Hand dyed yarn – Volcano Blue

From one thing sometimes comes the next.

Do I need to say I’m passionate about knitting? Okay, thought so …

However, there’s that one thing I keep feeling frustrated about and that’s the limited choice of hand dyed yarns in Belgium.
Some Belgian LYS have them of course but usually only in small amounts and never mind the colors.
I’ve learned to become “flexible” though on colorways because there’s a big chance I won’t find what I was looking for in the first place.
But sometimes I don’t want to be “flexible” and I’ll probably end up ordering outside Belgium after all.
Mainly in Germany and France and I’ll be paying too much on transportation costs, as usual.

I always have some bad feeling about this.

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There’re only a few brick and mortar LYS left in Belgium and they seem to have a hard time.
Lots of them are offering other things like fancy fabrics and that’s basically a matter of surviving.
Sewing is immensely popular here, rather than knitting.

But ME? I’m NOT a sewer and I never will be!
When it comes to yarn, Belgian LYS mainly offer manufactured yarns and loads of sock yarn.
Sock yarn – manufactured – is really all over the place.

I’ve always wondered, are Belgian knitters seriously mainly sock knitters?
Suppose we’re mainly sock knitters, then who’s wearing all these socks?
I never saw one person wearing knit socks.
Okay, Belgian people are often told to be discrete 🙂
Just imagine all these little treasures hidden away in boots 🙂

Don’t get me wrong.
There’s nothing wrong with manufactured yarns and I buy them too.
But I think they can’t compete with hand dyed yarns.
What’s the difference?
Without any doubt, it has to be LOVE, LOVE, LOVE!
But beware, once you go fancy, there’s no way back.

I just wished I didn’t have to order my hand dyed yarns outside Belgium so much.

Because …
What about stimulating local economy?
What about ecological footprint?
What about handmade?
What about slow?
Sigh, sigh …

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As I said, from one thing comes the next.

I’m a knitter, but in fact I like many other crafts.
Last year I took a workshop on spinning and two on dyeing.
Knitting, spinning, dyeing, these processes take time but that’s exactly what I like.
They are slow and relaxing.

The dyeing is absolutely fascinating and I’m experimenting with different techniques and color blends. I love it!
Wouldn’t it be nice if I was able to dye up my own yarn.
I don’t need another challenge, but too late for that I’m afraid.

This came out of my dye pot the other day and I’m really in love with it!
I’ve called it Volcano Blue.
When you look at this, can you also see the dark blues and purples from the outside of the volcano and the red and oranges from the lava?

Let me know what you think of it.

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Natural dyeing: horse chestnut husks

I promised I’d show you some more of my experiments with natural dyeing.

Let me first show you the result and then I’ll tell you how I did it.

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Close to my home there are plenty of horse chestnuts. The fresher the husks are the better. I could actually hear – and feel- them drop while I was collecting these.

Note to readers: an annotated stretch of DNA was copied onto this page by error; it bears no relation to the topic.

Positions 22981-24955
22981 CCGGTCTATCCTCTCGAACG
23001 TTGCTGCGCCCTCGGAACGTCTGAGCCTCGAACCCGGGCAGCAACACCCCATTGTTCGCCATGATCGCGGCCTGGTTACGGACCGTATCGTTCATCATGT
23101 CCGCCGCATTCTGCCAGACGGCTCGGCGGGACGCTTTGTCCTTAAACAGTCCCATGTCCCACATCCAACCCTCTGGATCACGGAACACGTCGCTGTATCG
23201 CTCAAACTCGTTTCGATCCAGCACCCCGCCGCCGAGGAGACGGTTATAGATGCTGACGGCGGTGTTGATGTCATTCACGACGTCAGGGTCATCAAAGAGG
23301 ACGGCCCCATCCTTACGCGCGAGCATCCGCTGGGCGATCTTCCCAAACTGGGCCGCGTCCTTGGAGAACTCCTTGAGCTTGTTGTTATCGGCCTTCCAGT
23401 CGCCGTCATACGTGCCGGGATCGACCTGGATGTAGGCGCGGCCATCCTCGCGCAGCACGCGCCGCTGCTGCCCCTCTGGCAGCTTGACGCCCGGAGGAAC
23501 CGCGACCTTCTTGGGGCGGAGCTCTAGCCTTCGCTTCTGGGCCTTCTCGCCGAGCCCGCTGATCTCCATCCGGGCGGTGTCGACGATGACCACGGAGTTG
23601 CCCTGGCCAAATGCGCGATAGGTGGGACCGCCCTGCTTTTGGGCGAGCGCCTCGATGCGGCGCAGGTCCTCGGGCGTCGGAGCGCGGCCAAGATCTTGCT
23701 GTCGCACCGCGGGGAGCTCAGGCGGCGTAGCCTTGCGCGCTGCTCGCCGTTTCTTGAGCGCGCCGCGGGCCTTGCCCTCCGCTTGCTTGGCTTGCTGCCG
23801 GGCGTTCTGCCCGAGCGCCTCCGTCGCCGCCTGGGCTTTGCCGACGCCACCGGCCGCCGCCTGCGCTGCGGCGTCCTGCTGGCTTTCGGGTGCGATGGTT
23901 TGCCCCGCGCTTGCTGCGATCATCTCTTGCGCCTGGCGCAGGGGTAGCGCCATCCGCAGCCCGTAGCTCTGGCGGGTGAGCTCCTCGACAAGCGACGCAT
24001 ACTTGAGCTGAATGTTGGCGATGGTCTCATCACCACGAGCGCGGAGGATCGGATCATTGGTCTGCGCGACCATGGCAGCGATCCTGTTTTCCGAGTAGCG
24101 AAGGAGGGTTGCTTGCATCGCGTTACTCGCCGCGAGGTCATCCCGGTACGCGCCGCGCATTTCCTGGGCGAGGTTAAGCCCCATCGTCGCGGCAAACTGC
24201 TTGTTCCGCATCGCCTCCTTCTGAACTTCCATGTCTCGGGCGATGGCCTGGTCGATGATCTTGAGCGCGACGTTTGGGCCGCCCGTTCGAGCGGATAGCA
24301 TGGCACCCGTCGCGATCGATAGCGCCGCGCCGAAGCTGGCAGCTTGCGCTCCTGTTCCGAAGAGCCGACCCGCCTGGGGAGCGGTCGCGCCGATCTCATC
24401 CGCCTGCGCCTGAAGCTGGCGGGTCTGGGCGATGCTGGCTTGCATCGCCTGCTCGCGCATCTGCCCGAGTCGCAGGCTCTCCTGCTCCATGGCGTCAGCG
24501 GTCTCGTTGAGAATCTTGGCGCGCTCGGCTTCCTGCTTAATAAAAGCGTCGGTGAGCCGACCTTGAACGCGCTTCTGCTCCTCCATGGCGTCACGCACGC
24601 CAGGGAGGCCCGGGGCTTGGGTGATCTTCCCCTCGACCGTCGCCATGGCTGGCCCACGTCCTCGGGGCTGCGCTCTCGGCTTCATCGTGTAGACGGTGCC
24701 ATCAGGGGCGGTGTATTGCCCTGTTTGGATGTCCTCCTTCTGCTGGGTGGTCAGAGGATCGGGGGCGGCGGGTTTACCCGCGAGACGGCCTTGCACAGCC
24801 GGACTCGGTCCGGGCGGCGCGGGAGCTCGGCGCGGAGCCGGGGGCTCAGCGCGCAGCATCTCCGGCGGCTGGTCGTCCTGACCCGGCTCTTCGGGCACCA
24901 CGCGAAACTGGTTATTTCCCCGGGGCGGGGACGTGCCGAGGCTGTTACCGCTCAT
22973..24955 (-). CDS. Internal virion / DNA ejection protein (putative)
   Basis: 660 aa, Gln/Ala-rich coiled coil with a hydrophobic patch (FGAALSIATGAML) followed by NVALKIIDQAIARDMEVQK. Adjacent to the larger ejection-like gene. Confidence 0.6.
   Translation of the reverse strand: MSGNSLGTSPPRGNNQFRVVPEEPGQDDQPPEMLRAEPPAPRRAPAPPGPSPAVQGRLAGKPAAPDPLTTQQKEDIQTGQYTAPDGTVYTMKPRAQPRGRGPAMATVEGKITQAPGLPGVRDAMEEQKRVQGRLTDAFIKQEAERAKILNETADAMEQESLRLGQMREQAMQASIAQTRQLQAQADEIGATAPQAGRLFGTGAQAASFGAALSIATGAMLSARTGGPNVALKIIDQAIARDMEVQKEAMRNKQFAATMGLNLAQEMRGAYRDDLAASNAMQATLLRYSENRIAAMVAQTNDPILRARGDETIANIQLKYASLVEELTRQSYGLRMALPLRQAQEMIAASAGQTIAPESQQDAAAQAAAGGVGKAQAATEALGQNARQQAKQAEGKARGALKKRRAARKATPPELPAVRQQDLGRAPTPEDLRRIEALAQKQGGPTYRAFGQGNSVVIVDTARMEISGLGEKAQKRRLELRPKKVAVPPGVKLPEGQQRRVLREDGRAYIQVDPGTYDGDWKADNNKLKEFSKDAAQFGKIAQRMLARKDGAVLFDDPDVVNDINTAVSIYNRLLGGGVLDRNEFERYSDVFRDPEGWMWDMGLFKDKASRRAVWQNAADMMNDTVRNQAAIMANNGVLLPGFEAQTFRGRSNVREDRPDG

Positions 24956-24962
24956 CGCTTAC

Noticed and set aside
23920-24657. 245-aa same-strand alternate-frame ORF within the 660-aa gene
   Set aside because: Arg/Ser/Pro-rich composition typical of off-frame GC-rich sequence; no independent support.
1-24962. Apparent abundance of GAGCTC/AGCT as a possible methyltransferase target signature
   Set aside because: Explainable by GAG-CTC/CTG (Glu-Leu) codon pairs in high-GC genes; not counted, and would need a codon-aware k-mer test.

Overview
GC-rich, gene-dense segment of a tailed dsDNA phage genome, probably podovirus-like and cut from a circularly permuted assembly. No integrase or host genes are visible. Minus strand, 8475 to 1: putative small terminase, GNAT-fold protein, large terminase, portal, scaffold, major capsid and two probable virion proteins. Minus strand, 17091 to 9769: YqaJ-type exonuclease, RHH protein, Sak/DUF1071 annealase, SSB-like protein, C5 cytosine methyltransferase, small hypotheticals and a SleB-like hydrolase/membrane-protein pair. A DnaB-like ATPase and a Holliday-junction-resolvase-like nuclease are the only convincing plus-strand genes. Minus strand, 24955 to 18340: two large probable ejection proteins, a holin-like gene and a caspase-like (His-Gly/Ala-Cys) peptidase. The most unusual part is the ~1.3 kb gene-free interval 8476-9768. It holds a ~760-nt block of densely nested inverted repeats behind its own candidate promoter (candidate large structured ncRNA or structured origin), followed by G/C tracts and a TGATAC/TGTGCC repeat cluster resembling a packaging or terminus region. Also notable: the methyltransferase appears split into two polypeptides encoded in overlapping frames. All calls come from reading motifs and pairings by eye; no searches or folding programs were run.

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Let’s number the skeins from left to right.

The recipes are for a skein of 100 grams.

Skein 1 and 2:
-Collection date and place: September 16 near home (center of Belgium); Depending on the time of year and the place, result can be different;
-No mordants;
-Boil 250 grams (skein 1) or 130 grams (skein 2) of husks with 1 table spoon of ammonia for 1h and let it cool down;
-Take the dyeing material out of the bath; that’s not essential for the recipe but I don’t like my yarn to get filled with dyeing material; this could become a problem when the dyeing material is tiny;
-Boil the yarn for 1h in the dye bath and let it cool down;
-Rince the yarn until the water runs clear and let it dry;
-Result: brown-red brick;

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Skein 4:
As above except:
-Mordant 15% alun;
-100 grams of husks and no ammonia;
-Result: peach;

Skein 3:
-As skein 4;
-In addition, afterbath with 3 grams of iron;
-Result: teak;

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Discovering natural dyeing

I recently followed a workshop on natural dyeing and I’m thrilled. It’s so bonding with nature and the result is like magic.

We learned about “Grands Teints” and “Petits Teints”. “Grands Teints” indicates that the color has proven to be sustainable overtime even when being exposed to light.

We mainly used “Grands Teints” material like walnut, onion shells, cochineal, madder root and reseda.

We first learned about the traditional and ancient dyeing technique according to precise recipes.

Another method was to apply the dyes directly and randomly onto the yarn with a table spoon, wrap the yarn and put it in the microwave or steam oven. Aren’t these two skeins lovely?

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Cochineal and blue-wood.

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Cutch, reseda and a few onion shells.

Finally, we did some solar dyeing.

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Cochineal, walnut leafs, and – sorry for the latin name – Corylus avellana ‘Contorta’ all went into the pot and then the sun could do the rest.

And here’s how it came out:

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About a month has gone by and I’ve been thinking about it ever since.
I’ve been collecting stuff I could use (you need a lot!) and made others collect for me too.
I’ve ordered undyed yarn and mordants.

I think I’m almost ready to do my own natural dyeing.